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Journal of Cryptographic Engineering

, Volume 8, Issue 4, pp 315–326 | Cite as

Another dimension in integrated circuit trust

  • John DeVale
  • Ryan Rakvic
  • Kevin Rudd
Regular Paper

Abstract

Although 3D integrated circuit technology has typically been used to solve specific design goals, it has great potential for protecting intellectual property from theft or unwanted modification while at a third-party fabrication facility. We present analysis of a technique for splitting a design across multiple die layers for this purpose. From the perspective of a third-party, this technique effectively encrypts the circuit, preventing unauthorized use of, or alteration to, the design. The device is “unencrypted” at a secure final assembly location where it is oriented and bonded according to its secret key. As is true for any cryptographic technique, analysis of the algorithm or implementation may result in attacks with lower combinatorial complexity. We look at some of these potential attacks and discuss a number of possible solutions. Finally, we introduce the inter-die routing layer, which effectively complements the 3D splitting technique, making it much more difficult to develop attacks to bypass a brute force approach.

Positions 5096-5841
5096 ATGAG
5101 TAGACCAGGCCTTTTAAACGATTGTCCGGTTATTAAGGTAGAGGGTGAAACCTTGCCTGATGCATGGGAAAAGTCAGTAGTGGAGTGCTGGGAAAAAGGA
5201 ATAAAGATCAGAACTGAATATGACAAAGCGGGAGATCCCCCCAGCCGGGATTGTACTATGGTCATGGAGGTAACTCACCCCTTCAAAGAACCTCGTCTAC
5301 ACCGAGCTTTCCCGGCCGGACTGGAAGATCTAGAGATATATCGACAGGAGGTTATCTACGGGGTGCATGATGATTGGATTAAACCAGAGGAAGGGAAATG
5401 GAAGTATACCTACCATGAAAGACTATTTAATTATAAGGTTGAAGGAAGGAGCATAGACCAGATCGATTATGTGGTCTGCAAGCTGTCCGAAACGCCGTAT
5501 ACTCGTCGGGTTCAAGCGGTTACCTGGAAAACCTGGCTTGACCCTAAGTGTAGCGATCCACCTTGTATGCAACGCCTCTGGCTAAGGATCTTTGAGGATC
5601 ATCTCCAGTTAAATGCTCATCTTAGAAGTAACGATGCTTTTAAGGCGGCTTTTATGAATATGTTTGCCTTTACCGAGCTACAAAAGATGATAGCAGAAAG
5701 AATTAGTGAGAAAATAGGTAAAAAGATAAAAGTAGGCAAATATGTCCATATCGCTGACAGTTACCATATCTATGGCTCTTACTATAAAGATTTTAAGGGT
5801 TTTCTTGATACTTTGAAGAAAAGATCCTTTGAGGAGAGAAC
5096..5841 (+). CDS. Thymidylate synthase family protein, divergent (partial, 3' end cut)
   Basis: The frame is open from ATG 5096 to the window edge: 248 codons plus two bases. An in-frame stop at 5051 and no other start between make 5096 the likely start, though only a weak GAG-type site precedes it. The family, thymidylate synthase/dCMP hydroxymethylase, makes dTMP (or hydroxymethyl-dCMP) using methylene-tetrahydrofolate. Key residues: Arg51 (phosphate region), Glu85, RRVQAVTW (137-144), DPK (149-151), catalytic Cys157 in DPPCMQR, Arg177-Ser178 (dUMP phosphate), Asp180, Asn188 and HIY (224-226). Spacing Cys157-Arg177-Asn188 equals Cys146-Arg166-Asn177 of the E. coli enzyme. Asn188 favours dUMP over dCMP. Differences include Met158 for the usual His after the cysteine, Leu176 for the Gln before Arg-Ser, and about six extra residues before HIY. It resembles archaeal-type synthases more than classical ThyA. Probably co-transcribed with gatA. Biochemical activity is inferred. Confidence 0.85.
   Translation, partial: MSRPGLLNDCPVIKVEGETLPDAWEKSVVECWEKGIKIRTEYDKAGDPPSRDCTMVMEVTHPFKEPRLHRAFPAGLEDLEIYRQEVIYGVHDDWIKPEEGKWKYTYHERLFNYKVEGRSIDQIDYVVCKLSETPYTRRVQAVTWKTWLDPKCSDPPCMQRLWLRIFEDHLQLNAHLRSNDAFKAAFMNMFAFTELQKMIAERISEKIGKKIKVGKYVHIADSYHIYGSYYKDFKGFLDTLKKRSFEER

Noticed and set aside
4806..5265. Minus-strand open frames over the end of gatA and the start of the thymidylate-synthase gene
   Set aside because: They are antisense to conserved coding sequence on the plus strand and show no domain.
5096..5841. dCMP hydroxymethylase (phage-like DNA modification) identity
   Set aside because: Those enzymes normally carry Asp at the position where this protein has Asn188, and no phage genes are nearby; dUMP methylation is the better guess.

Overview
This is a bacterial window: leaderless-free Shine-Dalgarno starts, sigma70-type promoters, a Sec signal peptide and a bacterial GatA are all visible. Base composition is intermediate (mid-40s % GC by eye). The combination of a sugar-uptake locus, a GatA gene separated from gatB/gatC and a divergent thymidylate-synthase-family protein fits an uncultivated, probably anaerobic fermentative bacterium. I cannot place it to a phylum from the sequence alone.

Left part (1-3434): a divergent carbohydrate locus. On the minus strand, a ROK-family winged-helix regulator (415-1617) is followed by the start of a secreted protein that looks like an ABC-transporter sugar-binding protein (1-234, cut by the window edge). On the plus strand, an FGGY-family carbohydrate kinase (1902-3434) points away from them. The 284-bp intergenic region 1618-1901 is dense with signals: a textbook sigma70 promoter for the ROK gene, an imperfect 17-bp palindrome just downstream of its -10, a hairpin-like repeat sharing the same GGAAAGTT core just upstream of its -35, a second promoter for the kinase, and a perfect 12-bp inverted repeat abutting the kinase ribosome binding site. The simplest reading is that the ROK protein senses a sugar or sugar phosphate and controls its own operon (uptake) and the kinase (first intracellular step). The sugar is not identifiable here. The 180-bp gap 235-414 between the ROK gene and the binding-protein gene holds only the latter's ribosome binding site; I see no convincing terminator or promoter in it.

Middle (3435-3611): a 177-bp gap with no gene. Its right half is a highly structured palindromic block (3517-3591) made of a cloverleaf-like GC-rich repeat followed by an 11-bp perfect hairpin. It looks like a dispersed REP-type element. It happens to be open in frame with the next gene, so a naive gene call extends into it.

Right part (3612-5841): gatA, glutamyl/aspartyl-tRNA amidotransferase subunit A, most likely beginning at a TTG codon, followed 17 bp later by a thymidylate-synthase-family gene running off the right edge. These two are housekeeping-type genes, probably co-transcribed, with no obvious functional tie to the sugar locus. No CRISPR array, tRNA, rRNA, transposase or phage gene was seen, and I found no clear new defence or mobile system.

Keywords

Application-specific integrated circuits 3D die stacking Intellectual property protection Trusted computing 

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Copyright information

© Springer-Verlag Berlin Heidelberg (outside the USA) 2017

Authors and Affiliations

  1. 1.Johns Hopkins University Applied Physics LaboratoryLaurelUSA
  2. 2.United States Naval AcademyAnnapolisUSA

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